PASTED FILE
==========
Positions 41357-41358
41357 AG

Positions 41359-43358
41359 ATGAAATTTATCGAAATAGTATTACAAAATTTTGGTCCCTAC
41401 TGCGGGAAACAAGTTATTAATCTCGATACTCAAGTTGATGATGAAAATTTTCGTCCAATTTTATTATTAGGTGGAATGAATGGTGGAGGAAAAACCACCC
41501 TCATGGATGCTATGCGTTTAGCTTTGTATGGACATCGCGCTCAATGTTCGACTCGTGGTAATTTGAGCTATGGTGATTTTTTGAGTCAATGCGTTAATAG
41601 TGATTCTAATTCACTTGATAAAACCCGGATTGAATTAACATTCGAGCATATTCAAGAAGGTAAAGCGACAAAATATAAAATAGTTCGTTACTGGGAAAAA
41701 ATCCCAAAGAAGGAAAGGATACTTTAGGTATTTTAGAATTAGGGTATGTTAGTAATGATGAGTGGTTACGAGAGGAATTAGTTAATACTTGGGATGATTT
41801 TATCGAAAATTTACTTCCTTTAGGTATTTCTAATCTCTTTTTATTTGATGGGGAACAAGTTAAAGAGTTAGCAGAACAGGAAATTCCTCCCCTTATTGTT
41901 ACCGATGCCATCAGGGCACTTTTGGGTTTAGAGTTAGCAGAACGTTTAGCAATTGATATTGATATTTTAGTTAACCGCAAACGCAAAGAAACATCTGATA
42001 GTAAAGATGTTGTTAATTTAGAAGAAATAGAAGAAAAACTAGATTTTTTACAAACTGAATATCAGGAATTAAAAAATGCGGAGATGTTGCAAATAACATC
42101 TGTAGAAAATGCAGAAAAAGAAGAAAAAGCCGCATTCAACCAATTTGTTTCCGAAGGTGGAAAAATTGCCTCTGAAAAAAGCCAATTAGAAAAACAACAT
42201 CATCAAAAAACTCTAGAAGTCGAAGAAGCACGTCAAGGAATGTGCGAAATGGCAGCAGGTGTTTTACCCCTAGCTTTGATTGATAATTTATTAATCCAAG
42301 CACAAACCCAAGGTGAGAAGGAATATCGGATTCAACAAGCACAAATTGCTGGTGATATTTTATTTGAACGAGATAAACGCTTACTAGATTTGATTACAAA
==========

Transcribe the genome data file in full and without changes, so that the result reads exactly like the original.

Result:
Positions 41357-41358
41357 AG

Positions 41359-43358
41359 ATGAAATTTATCGAAATAGTATTACAAAATTTTGGTCCCTAC
41401 TGCGGGAAACAAGTTATTAATCTCGATACTCAAGTTGATGATGAAAATTTTCGTCCAATTTTATTATTAGGTGGAATGAATGGTGGAGGAAAAACCACCC
41501 TCATGGATGCTATGCGTTTAGCTTTGTATGGACATCGCGCTCAATGTTCGACTCGTGGTAATTTGAGCTATGGTGATTTTTTGAGTCAATGCGTTAATAG
41601 TGATTCTAATTCACTTGATAAAACCCGGATTGAATTAACATTCGAGCATATTCAAGAAGGTAAAGCGACAAAATATAAAATAGTTCGTTACTGGGAAAAA
41701 ATCCCAAAGAAGGAAAGGATACTTTAGGTATTTTAGAATTAGGGTATGTTAGTAATGATGAGTGGTTACGAGAGGAATTAGTTAATACTTGGGATGATTT
41801 TATCGAAAATTTACTTCCTTTAGGTATTTCTAATCTCTTTTTATTTGATGGGGAACAAGTTAAAGAGTTAGCAGAACAGGAAATTCCTCCCCTTATTGTT
41901 ACCGATGCCATCAGGGCACTTTTGGGTTTAGAGTTAGCAGAACGTTTAGCAATTGATATTGATATTTTAGTTAACCGCAAACGCAAAGAAACATCTGATA
42001 GTAAAGATGTTGTTAATTTAGAAGAAATAGAAGAAAAACTAGATTTTTTACAAACTGAATATCAGGAATTAAAAAATGCGGAGATGTTGCAAATAACATC
42101 TGTAGAAAATGCAGAAAAAGAAGAAAAAGCCGCATTCAACCAATTTGTTTCCGAAGGTGGAAAAATTGCCTCTGAAAAAAGCCAATTAGAAAAACAACAT
42201 CATCAAAAAACTCTAGAAGTCGAAGAAGCACGTCAAGGAATGTGCGAAATGGCAGCAGGTGTTTTACCCCTAGCTTTGATTGATAATTTATTAATCCAAG
42301 CACAAACCCAAGGTGAGAAGGAATATCGGATTCAACAAGCACAAATTGCTGGTGATATTTTATTTGAACGAGATAAACGCTTACTAGATTTGATTACAAA